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Martyred for the Gospel

Martyred for the Gospel
The burning of Tharchbishop of Cant. D. Tho. Cranmer in the town dich at Oxford, with his hand first thrust into the fyre, wherwith he subscribed before. [Click on the picture to see Cranmer's last words.]

Collect of the Day

The Fifth Sunday after the Epiphany.
The Collect.

O LORD, we beseech thee to keep thy Church and household continually in thy true religion; that they who do lean only upon the hope of thy heavenly grace may evermore be defended by thy mighty power; through Jesus Christ our Lord. Amen.

Daily Bible Verse

Monday, November 28, 2011

Triablogue: Van Til's Serious Trinitarian Theology

The following is an article written by James Anderson defending Cornelius Van Til's assertion that God is both one Person and three Persons from the charge of modalism. (The author on the article is not identified but I got the link from Anderson's response to Gary Crampton here: Response to Gary Crampton). You can judge for yourself whether or not Anderson is successful in that endeavor. The introduction reads:

Now, I entirely agreed with Steve that the heresy of modalism is quite at odds with Van Til’s trademark emphasis on the equal ultimacy of the One and the Many in the ontological Trinity. But I also suggested that Van Til’s remarks about the uni-personality of God, rather than contradicting this point, were in fact motivated by it.




To read the response click here: Triablogue: Van Til's Serious Trinitarian Theology

Addendum:  I posted the following comment over at Triablogue regarding Clark's theology of the Trinity and the Incarnation.  Since Triablogue is moderated I do not know if my comment will be posted or not.  Here's my comment:

The argument that Clark's view is social trinitarianism may be somewhat accurate.  However, when Clark's view is attacked as "eschewing of nominalism" this criticism misses the point.  What point is that?  Anyone reading Clark's Christian Philosophy, (Unicoi: Trinity Foundation, 2004), can see that Clark rejects ALL secular philosophies as absolute failures and that therefore the ONLY approach that is legitimate is divine revelation.  In other words, reason is only relevant as interpreted via the presupposed divine revelation of Holy Scripture.  Since Holy Scripture reveals God not as "one Person" but as a Tri-Personal being, it follows that Clark's view is not open to Tritheism.  Scripture is not open to that charge and thus only by exalting reason above revelation could Clark's view be charged with tritheism.  The same argument could be made for Clark's view of the incarnation, by the way.  Simply because Christ has two wills and that the incarnation entails two persons perfectly united in the incarnation does not make Clark's view Nestorian nor does it make Clark irrational.  Scripture is the final authority, not rationalism.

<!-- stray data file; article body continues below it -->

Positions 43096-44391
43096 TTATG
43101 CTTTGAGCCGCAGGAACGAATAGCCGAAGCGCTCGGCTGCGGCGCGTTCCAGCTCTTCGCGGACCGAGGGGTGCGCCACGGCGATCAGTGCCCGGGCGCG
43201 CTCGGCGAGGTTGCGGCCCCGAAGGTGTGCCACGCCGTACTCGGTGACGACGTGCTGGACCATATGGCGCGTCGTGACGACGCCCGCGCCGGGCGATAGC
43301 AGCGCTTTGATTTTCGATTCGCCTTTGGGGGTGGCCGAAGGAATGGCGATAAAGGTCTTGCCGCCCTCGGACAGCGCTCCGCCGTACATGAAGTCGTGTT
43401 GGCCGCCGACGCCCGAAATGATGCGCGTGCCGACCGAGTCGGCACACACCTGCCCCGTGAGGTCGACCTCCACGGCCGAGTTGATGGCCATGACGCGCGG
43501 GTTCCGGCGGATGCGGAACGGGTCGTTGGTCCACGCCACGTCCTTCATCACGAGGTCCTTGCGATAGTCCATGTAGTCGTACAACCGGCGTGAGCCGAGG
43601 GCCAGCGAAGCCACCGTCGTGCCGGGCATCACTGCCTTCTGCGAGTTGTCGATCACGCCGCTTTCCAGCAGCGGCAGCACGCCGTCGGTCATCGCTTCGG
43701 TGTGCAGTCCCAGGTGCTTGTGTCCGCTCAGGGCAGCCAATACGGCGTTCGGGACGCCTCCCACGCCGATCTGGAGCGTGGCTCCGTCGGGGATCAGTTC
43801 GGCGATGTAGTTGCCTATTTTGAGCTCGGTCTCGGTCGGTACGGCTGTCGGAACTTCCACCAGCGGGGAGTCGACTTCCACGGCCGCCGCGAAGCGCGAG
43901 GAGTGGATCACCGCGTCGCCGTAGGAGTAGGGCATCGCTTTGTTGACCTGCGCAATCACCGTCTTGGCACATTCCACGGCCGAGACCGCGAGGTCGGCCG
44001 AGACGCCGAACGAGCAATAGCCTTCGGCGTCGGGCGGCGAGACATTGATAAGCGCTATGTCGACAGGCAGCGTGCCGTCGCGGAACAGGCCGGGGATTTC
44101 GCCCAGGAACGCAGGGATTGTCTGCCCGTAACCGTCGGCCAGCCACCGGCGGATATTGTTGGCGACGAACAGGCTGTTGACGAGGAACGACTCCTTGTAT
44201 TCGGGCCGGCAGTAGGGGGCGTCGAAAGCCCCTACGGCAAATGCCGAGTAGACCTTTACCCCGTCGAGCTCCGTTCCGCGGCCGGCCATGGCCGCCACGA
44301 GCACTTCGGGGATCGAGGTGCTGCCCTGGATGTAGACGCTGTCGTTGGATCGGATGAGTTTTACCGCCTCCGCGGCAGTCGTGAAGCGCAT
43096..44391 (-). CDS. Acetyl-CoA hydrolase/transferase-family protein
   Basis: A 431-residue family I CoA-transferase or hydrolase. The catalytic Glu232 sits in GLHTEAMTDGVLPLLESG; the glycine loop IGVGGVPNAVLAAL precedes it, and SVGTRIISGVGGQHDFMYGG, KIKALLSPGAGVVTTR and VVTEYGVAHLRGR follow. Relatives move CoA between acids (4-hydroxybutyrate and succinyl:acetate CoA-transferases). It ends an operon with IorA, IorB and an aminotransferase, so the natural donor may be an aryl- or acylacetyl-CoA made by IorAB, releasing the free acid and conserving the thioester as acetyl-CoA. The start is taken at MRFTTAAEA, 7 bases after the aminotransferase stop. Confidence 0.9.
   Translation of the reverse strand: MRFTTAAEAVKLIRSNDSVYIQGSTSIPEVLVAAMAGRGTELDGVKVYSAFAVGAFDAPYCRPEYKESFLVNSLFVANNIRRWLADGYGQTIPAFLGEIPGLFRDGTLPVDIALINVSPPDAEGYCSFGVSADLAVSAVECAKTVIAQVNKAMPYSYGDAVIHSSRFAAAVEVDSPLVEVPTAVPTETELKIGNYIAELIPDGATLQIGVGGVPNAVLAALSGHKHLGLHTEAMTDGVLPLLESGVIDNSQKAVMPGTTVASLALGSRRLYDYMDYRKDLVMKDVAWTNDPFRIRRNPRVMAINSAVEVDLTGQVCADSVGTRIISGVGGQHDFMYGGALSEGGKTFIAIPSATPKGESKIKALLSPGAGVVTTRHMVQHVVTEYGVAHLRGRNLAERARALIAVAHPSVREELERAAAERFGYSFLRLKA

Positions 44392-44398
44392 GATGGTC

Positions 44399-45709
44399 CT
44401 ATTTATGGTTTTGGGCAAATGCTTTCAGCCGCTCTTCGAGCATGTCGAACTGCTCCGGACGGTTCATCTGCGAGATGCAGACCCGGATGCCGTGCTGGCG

Van Til's appeal to analogy is simply a modified form of Barthianism where the Word of God is rendered ineffable and inaccessible except by direct existential encounter.  Such a view is essentially man centered and from below.  Clark's demolition of Kierkegaard and Kant essentially deconstructs both Barthianism and, by implication, Van Til's distinction between univocal and analogical interpretation of Scripture.  Either Scripture is God's Word OR is it not.

Charlie J. Ray


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